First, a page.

I don’t want this to turn political, but, my FB feed has been full over the last few days about the pressures on the NHS and ambulance services…. years of cutbacks and government not giving a toss… staff who do the job because they are caring and compassionate are feeling totally let down and left utterly broken. I really hope I’m wrong, but your colleague won’t be the only one (I’m sorry of this comes across as insensitive, it’s not meant to)Posted 2 months agoPierreMember
Bloody hell, so sorry to hear that, OP.
I don’t have much of use to add, sorry, except that it’s always tempting to look at situations like this in hindsight and think “I could have done more.” One of my friends from school committed suicide in his first term at university and a few of us got together afterwards and realised none of us had heard anything from him for a few weeks, we’d all assumed that someone else was watching out for him. The guilt / regret / anger that follows that is _very_ hard to shake and it’s important to keep talking to others about it, and to forgive yourself eventually.Posted 2 months agowigglesMember
Sorry to hear that, I know it feels like you could have done more etc but it is very hard to know these things are going to happen.
I had a similar thing where saw someone in work, never suspected anything at all next day they dont turn up and then we got a phonecall from their family… really was a huge shockPosted 2 months agoCougarSubscriber
I feel like I could have done more.
And we all always do. Hindsight is 20/20. You shouldn’t beat yourself up over this line of thinking, you really weren’t to know.
You’re no use at work if you can’t function.
This is a lesson I learned the hard way.
You want to help of course, but the brutal truth is that if you fall over then you’re no bloody use to anyone else. Take some time off if you need, I guarantee that work will find a way without you. Then you can come back later all guns blazing and be actually bloody useful rather than sitting there going through the motions.
Please please, trust me on this. You cannot look after #2 in any sort of meaningful manner if #1 is broken. It’s the hardest thing in the world but you have to do it. Self-preservation isn’t selfish, it’s an investment.Posted 2 months agotjagainMember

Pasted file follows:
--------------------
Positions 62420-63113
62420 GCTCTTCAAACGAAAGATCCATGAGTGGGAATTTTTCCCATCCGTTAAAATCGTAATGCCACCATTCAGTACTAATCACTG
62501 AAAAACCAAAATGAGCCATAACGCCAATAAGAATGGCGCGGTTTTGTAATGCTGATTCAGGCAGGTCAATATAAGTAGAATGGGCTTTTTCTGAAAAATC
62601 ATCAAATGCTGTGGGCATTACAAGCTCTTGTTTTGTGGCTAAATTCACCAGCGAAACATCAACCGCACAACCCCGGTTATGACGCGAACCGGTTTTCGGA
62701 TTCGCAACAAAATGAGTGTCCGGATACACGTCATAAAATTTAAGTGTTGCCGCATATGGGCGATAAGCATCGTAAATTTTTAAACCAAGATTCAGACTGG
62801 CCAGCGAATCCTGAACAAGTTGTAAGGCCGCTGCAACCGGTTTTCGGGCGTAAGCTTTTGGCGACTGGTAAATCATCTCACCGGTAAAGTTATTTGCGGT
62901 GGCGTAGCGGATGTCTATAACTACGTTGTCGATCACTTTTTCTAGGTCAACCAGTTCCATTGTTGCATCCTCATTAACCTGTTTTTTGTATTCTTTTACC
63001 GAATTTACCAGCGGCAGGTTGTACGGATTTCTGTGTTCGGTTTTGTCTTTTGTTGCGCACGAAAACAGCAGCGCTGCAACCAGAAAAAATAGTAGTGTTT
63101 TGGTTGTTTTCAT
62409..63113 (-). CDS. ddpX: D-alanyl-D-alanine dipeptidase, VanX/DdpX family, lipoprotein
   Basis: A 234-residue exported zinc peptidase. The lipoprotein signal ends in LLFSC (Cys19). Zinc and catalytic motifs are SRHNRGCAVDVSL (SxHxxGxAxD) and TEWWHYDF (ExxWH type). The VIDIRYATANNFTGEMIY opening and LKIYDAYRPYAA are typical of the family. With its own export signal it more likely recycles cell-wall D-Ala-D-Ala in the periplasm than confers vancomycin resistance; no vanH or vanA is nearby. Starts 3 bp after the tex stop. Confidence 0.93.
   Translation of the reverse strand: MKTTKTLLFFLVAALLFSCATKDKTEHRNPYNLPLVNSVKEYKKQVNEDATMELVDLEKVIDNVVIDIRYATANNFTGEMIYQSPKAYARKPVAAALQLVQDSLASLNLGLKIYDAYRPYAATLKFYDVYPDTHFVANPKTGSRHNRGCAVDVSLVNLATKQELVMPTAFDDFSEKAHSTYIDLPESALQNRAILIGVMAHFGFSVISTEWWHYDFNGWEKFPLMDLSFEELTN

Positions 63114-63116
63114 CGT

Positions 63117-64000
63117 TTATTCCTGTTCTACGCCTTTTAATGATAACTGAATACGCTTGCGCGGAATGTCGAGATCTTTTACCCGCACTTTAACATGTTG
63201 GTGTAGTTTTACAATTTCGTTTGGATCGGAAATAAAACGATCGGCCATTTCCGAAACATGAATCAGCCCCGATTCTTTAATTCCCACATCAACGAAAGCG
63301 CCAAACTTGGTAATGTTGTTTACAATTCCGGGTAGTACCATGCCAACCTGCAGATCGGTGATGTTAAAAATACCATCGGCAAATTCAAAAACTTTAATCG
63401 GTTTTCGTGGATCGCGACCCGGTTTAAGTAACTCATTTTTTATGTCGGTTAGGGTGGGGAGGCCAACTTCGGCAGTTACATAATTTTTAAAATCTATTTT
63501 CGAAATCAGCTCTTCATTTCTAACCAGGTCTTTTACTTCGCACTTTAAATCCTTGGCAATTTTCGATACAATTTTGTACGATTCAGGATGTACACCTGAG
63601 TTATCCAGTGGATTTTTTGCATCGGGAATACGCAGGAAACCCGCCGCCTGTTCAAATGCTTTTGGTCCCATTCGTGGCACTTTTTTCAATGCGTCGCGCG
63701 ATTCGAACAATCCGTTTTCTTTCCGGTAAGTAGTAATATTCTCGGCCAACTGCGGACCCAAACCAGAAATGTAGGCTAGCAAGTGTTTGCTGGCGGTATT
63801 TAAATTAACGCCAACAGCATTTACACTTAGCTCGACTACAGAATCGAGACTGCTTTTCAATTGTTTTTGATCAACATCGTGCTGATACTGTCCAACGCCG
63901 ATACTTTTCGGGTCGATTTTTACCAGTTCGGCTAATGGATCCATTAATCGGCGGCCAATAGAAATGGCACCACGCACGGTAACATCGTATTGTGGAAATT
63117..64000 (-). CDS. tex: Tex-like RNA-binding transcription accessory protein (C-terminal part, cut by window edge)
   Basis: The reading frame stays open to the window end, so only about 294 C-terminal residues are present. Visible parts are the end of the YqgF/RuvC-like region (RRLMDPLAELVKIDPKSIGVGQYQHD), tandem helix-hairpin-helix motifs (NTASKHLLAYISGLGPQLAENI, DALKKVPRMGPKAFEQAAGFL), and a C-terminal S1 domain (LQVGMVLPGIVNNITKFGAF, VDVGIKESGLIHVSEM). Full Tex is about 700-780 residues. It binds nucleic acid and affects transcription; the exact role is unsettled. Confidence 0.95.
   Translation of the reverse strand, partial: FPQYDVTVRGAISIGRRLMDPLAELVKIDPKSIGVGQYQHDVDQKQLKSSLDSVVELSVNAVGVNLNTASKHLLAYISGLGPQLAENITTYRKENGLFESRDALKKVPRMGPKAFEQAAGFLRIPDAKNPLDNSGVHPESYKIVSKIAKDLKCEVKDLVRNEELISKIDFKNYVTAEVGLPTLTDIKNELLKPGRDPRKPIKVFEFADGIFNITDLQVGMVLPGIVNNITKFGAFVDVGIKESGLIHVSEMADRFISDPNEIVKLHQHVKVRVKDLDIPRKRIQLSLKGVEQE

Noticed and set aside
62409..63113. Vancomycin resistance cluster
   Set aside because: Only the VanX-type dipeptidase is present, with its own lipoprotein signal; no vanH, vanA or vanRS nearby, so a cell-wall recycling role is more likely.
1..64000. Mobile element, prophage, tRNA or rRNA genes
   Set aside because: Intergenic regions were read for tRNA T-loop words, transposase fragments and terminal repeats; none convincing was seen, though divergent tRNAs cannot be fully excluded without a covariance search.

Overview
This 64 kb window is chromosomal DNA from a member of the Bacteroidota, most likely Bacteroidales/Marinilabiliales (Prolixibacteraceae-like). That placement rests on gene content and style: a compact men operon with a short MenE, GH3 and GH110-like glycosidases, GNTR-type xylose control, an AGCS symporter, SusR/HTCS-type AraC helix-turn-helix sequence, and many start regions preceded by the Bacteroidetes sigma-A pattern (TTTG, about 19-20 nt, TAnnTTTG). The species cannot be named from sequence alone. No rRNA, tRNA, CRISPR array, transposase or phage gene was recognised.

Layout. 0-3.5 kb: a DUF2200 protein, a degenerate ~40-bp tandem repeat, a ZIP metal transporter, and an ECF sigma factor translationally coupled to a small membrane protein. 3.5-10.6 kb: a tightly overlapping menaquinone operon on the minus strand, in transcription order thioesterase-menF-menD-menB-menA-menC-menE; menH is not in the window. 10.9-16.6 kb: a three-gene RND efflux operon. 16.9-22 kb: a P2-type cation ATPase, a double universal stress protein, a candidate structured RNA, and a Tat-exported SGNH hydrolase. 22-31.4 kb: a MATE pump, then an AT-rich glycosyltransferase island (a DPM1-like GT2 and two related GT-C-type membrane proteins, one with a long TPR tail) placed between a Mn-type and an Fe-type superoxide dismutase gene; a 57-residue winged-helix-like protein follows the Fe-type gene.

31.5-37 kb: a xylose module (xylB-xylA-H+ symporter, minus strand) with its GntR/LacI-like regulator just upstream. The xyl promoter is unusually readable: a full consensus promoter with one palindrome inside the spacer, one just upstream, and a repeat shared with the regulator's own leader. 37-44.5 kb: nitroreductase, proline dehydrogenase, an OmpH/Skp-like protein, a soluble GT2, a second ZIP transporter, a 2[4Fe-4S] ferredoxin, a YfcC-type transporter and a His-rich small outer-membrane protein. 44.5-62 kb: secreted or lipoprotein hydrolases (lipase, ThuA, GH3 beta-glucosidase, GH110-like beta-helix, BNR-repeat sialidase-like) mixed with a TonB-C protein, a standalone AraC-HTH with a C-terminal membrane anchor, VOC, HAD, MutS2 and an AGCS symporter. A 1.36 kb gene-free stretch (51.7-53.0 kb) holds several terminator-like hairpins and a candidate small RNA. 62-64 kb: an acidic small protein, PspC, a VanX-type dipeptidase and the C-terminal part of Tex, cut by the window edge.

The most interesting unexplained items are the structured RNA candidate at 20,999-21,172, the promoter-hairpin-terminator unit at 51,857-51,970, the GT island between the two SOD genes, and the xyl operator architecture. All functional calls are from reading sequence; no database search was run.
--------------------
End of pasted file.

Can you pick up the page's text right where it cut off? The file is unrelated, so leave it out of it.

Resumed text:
I can add nothing to what Drac said really.
You have to grieve for her and accept that will take time. Acknowledge your own feelings
Reflect on what happened yes and learn any lessons you can – but don’t blame yourself. Its not your fault.
I would say PM me if you want to talk anything through but I see Drac ha offered and if I were you I would take him up on it.
On the work front – its hard to advise in any detail without knowing more but you should be getting advice and support from above and be taken off frontline duties perhaps. Are you safe to be at work? If not you don’t go in. What about the rest of your team? Or will the team be able to offer mutual support?
Dreadful situation. I wish there was something I could do to be of help.Posted 2 months agoandy4dSubscriber
Really sorry to hear about this. My thoughts go to the family, friends/colleagues. Very sad.
My work recently held a mental health awareness course that was really good. They talked about the importance of talking and not stigmatising mental health. I am shit at dealing with this sort of thing but it helped me a few months ago when a colleague tried to take her own life. A lovely girl, well liked and good at her job. Thankfully she is still with us. Really shocked me at the time as i just never saw it coming, but we never really do. As her manager I now feel ok to talk to her about how she is feeling, I am no counseler, just someone who cares, and she openly talks to me how she is feeling, she has good days and bad days and is going to regular counselling. More people should talk about how they are feeling, and not shy away from it. It’s good to talk and we are all here to listen. My thoughts are with you at this tough time.Posted 2 months agoUrbanHikerMember